Since their arrival at Tufts, Athena Nair has remained an influential figure in the social and artistic life on campus. They have participated in campus organizations such as the Jumbo Drag Collective, TEDxTufts, various musical theater communities and many more.
English singer-songwriter Declan McKenna shocked producers and listeners alike with his overnight YouTube sensation “Brazil” — a hit single released ages ago now in 2014. The self-released song gained wide recognition for its criticism of FIFA and the 2014 World Cup held in Brazil. Ever since then, it marked McKenna as a voice of his generation.
“Boston Strangler” (2023) is a true crime story that doesn’t glorify its killer. Rather, it celebrates those who brought him to justice. At a roundtable panel with Matt Ruskin, the film’s writer and director, the Daily learned more about the quality journalism that inspired this film.
Last week, the Daily had the opportunity to attend two screenings of Women Take the Reel, a film festival hosted at universities across the Boston area. Taking place in Barnum Hall, the event showcased two female-directed documentaries, including the award-winning documentary “Brainwashed: Sex-Camera-Power” (2022) and the new Half the History short film “Tapping Into Our Past, Tapping Into Our Future: Ayodele Casel” (2022).
The time has come: “Magic” Mike Lane is hanging up his G-string and packing away his body oils. No longer will he grind and flex — or so he says. In Steven Soderbergh’s latest installment, “Magic Mike’s Last Dance” (2023), Soderbergh follows Mike (Channing Tatum) as he is drawn to the stage for his final striptease. What can I say? The man just can’t seem to keep his hips from gyrating.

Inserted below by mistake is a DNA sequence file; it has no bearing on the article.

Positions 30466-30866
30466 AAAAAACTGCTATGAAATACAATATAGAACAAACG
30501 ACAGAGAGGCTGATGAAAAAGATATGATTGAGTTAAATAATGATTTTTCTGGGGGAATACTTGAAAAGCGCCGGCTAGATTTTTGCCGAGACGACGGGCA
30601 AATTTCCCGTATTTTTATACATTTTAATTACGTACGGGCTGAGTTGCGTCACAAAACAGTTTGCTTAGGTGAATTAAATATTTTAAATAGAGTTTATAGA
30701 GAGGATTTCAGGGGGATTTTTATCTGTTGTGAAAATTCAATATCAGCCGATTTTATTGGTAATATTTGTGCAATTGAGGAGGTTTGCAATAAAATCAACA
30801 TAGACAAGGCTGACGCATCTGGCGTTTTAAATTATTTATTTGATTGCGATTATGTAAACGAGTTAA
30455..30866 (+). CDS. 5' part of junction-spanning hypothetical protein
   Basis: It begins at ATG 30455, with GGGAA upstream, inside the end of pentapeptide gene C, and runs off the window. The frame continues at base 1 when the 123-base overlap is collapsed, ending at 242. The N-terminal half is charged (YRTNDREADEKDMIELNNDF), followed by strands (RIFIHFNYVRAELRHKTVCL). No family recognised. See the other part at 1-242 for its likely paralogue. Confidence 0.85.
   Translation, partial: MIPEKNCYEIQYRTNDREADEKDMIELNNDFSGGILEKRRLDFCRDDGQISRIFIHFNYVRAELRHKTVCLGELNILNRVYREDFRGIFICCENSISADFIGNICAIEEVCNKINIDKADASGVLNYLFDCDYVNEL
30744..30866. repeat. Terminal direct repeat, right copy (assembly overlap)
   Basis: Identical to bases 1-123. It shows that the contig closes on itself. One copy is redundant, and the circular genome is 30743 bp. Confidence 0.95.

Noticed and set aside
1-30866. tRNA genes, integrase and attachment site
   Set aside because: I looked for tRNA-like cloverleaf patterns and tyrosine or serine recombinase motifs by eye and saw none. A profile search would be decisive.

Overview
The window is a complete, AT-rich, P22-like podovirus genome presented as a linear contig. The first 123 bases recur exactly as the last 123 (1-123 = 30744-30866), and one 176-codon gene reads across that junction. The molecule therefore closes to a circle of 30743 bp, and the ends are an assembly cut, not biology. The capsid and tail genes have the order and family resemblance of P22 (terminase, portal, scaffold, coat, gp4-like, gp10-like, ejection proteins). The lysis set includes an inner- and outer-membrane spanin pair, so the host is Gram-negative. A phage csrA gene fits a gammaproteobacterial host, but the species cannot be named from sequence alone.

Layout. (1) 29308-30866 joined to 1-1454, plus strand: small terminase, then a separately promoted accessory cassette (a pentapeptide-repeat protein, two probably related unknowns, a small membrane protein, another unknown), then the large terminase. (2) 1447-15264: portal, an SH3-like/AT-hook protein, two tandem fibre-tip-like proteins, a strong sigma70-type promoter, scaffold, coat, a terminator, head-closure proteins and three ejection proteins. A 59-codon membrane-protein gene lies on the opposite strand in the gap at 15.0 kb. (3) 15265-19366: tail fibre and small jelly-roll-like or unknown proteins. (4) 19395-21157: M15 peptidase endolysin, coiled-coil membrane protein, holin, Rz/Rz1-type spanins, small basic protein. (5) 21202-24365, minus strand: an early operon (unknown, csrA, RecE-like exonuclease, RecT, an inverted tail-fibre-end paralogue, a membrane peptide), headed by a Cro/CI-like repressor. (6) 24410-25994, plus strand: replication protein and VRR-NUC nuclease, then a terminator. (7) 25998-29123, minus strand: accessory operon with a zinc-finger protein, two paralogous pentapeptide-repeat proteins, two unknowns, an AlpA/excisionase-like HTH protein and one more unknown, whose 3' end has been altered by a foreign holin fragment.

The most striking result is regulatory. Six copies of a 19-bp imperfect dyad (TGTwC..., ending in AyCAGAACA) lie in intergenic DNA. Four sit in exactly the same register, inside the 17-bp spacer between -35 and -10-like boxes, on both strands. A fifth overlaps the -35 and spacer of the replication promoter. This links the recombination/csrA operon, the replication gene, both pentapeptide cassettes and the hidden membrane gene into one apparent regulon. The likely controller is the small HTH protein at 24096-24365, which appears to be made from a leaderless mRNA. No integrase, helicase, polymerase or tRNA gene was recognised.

With Valentine’s Day fast approaching, there is no shortage of rom-coms to binge watch. One is newly released “Somebody I Used to Know” (2023), a romantic comedy co-written by couple and frequent collaborators, Dave Franco and Alison Brie. The Daily had the opportunity to attend a college roundtable interview featuring Franco, Brie and Jay Ellis, inviting an insider look into the making of the film.
Have you ever wondered what makes a killer tick? Or what exactly went on behind the yellow caution tape? It's natural; the unthinkable fascinates us. Hollywood knows this, as true crime has become one of the bestselling genres out there. Either created as documentaries or as dramatized representations, true crime lauds its purpose as educational. Whether raising awareness for victims or providing an inside look into the mind of a killer, true crime seems to be relatively harmless. However, when these docudramas gain as much visibility as they do, what happens when the unthinkable becomes thinkable for a certain viewer? Can true crime sensitively deal with real tragedies?
In “Pearl” (2022), the second installment of Ti West’s vintage horror trilogy, we get a look into the real “farmer’s daughter.” It is a prequel to “X” (2022), which follows a group of independent adult filmmakers in the 1970s who are staying on a Texas farm to finish their film, “Farmer’s Daughter.” The group is soon subject to the murderous and sexual urges of Pearl (Mia Goth), the old lady of the farm and a homicidal sex addict. Pearl deeply mourns her youth and sexual prime, and she has no problem taking it out on the unsuspecting filmmakers. While “X” is a gory and exploitative examination of youth and sexuality, “Pearl” takes on a more subtle approach.